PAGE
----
The human body is truly amazing. The menstrual cycle succeeds beautifully in nurturing an egg for fertilization and development into a fetus, and, if fertilization doesn’t happen, in cleansing your body and preparing it to start the cycle anew. And when an egg is fertilized, the cycle ends to let your body concentrate on more important things: your baby. Read on for more about your period and pregnancy.
Q. When during the menstrual cycle can (or can’t) I get pregnant?
A. You’re most fertile at about the midpoint of your menstrual cycle. In a regular 28-day cycle, that would be about two weeks before your period starts. Of course, since most menstrual cycles aren’t perfectly regular, it’s hard to predict this timing in real life. The midpoint of the cycle is when an egg is released from one of your ovaries into one of your fallopian tubes, through which it travels toward your uterus. Right around this time, from just before the release of the egg to the time when it arrives in your uterus, is when you’re most likely to get pregnant. You’re least likely to get pregnant during menstruation, when the egg is being flushed from the body. However, it’s important to remember that you can get pregnant anytime, even during your period.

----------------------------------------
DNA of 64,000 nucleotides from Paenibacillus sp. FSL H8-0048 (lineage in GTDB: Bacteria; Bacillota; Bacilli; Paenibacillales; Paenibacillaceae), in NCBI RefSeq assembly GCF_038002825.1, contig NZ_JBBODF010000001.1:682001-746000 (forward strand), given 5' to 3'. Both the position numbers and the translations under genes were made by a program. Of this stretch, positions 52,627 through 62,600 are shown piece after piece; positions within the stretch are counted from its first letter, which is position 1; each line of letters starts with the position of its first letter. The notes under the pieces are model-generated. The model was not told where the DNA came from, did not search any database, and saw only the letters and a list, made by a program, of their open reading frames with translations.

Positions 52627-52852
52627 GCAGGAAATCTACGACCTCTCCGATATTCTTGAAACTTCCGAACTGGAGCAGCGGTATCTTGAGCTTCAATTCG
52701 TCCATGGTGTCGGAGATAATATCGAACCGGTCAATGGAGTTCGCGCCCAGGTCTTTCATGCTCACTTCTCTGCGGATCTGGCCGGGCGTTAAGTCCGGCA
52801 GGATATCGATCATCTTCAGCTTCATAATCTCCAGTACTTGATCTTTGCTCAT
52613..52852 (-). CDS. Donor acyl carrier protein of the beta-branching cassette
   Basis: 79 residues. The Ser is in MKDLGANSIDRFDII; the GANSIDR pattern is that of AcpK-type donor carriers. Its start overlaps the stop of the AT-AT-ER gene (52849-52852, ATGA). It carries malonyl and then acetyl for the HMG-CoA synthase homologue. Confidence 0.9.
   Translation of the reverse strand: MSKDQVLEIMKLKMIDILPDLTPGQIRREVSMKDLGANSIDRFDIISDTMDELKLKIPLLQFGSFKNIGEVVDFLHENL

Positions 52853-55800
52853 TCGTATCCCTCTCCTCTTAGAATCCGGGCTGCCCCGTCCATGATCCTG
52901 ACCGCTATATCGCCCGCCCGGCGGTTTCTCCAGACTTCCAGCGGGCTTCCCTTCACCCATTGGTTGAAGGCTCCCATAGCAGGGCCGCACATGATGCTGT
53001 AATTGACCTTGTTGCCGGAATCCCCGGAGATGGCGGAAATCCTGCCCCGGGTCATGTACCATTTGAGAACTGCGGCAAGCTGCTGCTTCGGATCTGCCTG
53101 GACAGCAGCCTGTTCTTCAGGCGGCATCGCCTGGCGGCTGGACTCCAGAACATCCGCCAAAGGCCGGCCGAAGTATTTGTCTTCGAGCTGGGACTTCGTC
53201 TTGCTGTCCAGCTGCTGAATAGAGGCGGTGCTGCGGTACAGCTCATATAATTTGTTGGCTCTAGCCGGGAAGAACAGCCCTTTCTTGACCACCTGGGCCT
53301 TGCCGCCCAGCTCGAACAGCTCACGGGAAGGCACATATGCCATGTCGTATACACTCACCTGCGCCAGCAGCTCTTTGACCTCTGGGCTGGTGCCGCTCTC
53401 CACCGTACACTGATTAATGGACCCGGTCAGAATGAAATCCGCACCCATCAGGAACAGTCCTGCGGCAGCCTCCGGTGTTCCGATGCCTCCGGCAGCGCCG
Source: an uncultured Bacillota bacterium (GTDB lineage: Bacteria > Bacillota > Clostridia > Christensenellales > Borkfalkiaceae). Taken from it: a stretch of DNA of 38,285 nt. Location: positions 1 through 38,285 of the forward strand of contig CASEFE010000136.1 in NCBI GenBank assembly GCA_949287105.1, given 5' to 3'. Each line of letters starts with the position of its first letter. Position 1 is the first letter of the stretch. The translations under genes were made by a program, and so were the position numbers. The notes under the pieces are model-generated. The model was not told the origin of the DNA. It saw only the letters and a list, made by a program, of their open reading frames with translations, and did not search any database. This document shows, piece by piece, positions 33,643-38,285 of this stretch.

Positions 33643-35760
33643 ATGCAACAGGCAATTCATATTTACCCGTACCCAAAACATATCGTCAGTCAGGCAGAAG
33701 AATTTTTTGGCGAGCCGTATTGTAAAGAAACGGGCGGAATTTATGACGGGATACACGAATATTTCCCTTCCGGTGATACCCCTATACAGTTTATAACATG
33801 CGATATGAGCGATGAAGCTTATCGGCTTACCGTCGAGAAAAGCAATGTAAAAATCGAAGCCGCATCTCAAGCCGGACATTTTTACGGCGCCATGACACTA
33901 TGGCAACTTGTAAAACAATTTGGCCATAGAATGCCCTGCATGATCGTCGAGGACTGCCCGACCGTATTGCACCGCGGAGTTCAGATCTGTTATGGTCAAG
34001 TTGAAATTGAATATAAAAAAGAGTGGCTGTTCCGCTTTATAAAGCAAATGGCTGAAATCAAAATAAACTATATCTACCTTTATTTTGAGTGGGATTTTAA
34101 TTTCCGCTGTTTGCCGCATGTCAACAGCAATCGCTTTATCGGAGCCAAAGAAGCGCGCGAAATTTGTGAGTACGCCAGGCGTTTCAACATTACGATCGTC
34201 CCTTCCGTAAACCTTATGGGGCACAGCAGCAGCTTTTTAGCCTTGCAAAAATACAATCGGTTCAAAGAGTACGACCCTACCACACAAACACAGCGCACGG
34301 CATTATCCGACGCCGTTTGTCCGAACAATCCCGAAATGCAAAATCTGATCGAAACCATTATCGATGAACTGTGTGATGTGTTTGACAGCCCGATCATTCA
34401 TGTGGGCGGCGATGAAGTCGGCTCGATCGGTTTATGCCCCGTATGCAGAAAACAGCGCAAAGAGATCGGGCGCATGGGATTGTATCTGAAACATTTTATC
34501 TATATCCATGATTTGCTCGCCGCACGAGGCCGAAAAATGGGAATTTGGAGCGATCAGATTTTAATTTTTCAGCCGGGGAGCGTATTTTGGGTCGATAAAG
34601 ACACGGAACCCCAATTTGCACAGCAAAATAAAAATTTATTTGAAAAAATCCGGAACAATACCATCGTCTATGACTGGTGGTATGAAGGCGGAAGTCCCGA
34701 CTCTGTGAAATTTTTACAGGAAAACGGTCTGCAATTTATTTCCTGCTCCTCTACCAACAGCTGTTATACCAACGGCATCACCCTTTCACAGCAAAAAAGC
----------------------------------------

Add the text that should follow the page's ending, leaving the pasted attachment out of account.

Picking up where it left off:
Q. What happens to my period during pregnancy?
A. During pregnancy, the uterus is completely focused on protecting and nourishing the growing fetus. It sends out a sort of “busy signal” and can’t receive eggs as usual. Your body stops ovulating and shedding the lining of the uterus. As a result, you don’t have your period. After your baby is born, your body’s natural cycle of ovulation returns, and your period returns as well.
Q. How soon after childbirth will my period return?
A. Soon after childbirth, your body will readjust, ovulation will kick right back in and your menstrual cycle will return. For some women, this happens only weeks after giving birth; for others, it takes months. Rest assured that even though pregnancy is a very complicated process, most women’s bodies recover quickly.